N2 - Background: Establishing a stroke unit (SU) in every hospital may be infeasible because of limited resources. In Australia, it is recommended that hospitals that admit ≥100 strokes per year should have a SU. We aimed to describe differences in processes of care and outcomes among hospitals with and without SUs admitting at least 100 patients/year. Methods: National stroke audit data of 40 consecutive patients per hospital admitted between 1/7/2010-31/12/2010 and organizational survey for annual admissions were used. Descriptive analyses and multilevel regression were used to compare patient outcomes. Sensitivity analysis including only hospitals meeting all of the Australian SU criteria (e.g., co-location of beds; inter-professional team; weekly meetings; regular training) was performed. Results: Two thousand eight hundred ninety-eight patients from 72/108 eligible hospitals completing the audit (SU = 60; patients: 2,481 [mean age 76 years; 55% male] and non-SU patients: 417 [mean age 77; 53% male]). Hospitals with SUs had greater adherence to recommended care processes than non-SU hospitals. Patients treated in a SU hospital had fewer new strokes while in hospital (OR: 0.20; 95% CI 0.06, 0.61) and there was a borderline reduction in the odds of dying in hospital compared to patients in non-SU hospitals (OR 0.57 95%CI 0.33, 1.00). Among SU hospitals meeting all SU criteria (n = 59; 91%) the adjusted odds of having a poor outcome was further reduced compared with patients attending non-SU hospitals. Conclusion: Hospitals annually admitting ≥100 patients with acute stroke should be prioritized for establishment of a SU that meet all recommended criteria to ensure better outcomes.

AB - Background: Establishing a stroke unit (SU) in every hospital may be infeasible because of limited resources. In Australia, it is recommended that hospitals that admit ≥100 strokes per year should have a SU. We aimed to describe differences in processes of care and outcomes among hospitals with and without SUs admitting at least 100 patients/year. Methods: National stroke audit data of 40 consecutive patients per hospital admitted between 1/7/2010-31/12/2010 and organizational survey for annual admissions were used. Descriptive analyses and multilevel regression were used to compare patient outcomes. Sensitivity analysis including only hospitals meeting all of the Australian SU criteria (e.g., co-location of beds; inter-professional team; weekly meetings; regular training) was performed. Results: Two thousand eight hundred ninety-eight patients from 72/108 eligible hospitals completing the audit (SU = 60; patients: 2,481 [mean age 76 years; 55% male] and non-SU patients: 417 [mean age 77; 53% male]). Hospitals with SUs had greater adherence to recommended care processes than non-SU hospitals. Patients treated in a SU hospital had fewer new strokes while in hospital (OR: 0.20; 95% CI 0.06, 0.61) and there was a borderline reduction in the odds of dying in hospital compared to patients in non-SU hospitals (OR 0.57 95%CI 0.33, 1.00). Among SU hospitals meeting all SU criteria (n = 59; 91%) the adjusted odds of having a poor outcome was further reduced compared with patients attending non-SU hospitals. Conclusion: Hospitals annually admitting ≥100 patients with acute stroke should be prioritized for establishment of a SU that meet all recommended criteria to ensure better outcomes.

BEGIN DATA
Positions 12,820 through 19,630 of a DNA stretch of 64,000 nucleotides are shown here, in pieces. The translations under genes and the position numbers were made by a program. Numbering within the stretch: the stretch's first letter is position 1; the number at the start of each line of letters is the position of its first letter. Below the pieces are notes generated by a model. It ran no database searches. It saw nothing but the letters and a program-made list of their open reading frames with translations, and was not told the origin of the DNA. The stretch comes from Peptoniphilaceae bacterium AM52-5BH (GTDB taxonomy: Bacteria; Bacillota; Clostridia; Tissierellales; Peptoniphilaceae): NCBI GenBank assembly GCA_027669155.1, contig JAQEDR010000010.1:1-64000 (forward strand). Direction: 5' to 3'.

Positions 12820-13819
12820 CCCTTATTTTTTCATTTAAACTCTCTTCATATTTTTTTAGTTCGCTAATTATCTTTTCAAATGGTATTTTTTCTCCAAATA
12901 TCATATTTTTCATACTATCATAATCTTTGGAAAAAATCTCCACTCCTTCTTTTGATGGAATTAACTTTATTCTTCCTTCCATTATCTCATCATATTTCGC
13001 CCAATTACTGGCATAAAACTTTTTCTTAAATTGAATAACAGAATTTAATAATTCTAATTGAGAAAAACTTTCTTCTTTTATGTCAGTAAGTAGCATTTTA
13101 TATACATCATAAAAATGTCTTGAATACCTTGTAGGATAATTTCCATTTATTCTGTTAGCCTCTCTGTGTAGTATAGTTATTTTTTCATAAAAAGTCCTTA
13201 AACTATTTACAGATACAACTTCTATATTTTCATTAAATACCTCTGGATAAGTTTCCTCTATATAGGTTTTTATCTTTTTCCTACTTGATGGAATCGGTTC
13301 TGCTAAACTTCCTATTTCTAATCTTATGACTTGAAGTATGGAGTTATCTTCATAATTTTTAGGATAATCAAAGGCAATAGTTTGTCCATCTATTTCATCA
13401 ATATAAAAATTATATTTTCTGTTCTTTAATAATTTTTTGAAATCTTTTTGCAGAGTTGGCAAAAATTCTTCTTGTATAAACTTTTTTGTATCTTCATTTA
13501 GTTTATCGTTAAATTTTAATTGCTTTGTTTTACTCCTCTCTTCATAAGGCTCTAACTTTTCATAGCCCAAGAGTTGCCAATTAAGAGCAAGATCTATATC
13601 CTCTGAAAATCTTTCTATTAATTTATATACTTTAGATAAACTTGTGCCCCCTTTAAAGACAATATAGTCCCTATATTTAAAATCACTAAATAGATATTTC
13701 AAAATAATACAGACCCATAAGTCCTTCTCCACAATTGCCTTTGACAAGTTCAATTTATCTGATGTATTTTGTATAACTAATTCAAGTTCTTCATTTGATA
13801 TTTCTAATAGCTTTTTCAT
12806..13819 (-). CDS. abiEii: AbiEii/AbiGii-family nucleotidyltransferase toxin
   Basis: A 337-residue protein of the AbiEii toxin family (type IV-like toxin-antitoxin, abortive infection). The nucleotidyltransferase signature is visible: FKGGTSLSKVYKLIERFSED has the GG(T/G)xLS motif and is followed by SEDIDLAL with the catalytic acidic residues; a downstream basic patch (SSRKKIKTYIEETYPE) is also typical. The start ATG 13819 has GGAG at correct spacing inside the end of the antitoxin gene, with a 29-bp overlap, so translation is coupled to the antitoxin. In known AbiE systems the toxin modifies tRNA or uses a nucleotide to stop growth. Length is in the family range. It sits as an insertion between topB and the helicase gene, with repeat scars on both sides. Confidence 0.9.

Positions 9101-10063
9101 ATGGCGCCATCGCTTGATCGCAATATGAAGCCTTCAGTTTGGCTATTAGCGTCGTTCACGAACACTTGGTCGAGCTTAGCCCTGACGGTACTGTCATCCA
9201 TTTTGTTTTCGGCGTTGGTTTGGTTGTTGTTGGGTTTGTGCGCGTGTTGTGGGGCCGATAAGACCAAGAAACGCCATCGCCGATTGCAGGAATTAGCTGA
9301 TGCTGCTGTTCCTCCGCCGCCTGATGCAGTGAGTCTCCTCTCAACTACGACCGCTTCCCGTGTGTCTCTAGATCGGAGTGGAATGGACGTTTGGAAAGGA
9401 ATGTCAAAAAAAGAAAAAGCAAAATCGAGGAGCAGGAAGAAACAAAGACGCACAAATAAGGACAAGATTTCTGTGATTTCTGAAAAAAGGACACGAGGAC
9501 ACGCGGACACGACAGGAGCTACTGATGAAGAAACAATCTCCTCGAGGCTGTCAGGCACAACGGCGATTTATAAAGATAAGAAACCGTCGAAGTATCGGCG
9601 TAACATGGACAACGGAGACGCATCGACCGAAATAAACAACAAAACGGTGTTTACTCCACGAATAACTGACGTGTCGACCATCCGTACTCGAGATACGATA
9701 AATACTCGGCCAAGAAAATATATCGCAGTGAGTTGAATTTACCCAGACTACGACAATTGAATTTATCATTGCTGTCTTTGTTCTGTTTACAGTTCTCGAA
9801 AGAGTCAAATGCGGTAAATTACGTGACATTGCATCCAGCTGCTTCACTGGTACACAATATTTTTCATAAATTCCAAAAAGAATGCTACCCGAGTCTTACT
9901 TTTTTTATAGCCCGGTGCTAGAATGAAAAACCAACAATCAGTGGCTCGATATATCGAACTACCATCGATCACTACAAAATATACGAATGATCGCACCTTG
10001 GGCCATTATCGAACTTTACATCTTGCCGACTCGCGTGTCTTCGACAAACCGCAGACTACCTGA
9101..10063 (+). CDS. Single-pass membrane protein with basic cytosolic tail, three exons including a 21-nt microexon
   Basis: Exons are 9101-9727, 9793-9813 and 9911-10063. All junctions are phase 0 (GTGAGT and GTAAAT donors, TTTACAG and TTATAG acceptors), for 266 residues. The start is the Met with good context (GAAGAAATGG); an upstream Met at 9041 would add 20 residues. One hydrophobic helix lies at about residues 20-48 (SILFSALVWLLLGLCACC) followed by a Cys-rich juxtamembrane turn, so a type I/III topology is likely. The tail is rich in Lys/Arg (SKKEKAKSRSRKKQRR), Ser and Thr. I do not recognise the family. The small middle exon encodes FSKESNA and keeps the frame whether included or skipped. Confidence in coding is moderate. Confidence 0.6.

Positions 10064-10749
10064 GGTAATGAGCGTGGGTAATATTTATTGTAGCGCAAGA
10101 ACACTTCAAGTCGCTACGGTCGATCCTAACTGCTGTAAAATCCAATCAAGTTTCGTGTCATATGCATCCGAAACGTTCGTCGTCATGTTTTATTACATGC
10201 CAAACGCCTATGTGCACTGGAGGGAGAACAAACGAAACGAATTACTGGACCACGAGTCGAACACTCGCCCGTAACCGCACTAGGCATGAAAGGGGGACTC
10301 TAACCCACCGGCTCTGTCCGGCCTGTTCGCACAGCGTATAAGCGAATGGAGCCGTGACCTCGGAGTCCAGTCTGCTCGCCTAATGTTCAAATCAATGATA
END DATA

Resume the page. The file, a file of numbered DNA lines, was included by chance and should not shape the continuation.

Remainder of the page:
KW - Audit

KW - Processes of care

KW - Stroke

KW - Stroke unit

KW - Thrombolysis

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U2 - 10.1186/s12913-017-2150-2

DO - 10.1186/s12913-017-2150-2

M3 - Article

VL - 17

JO - BMC Health Services Research

JF - BMC Health Services Research

SN - 1472-6963

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M1 - 212

ER -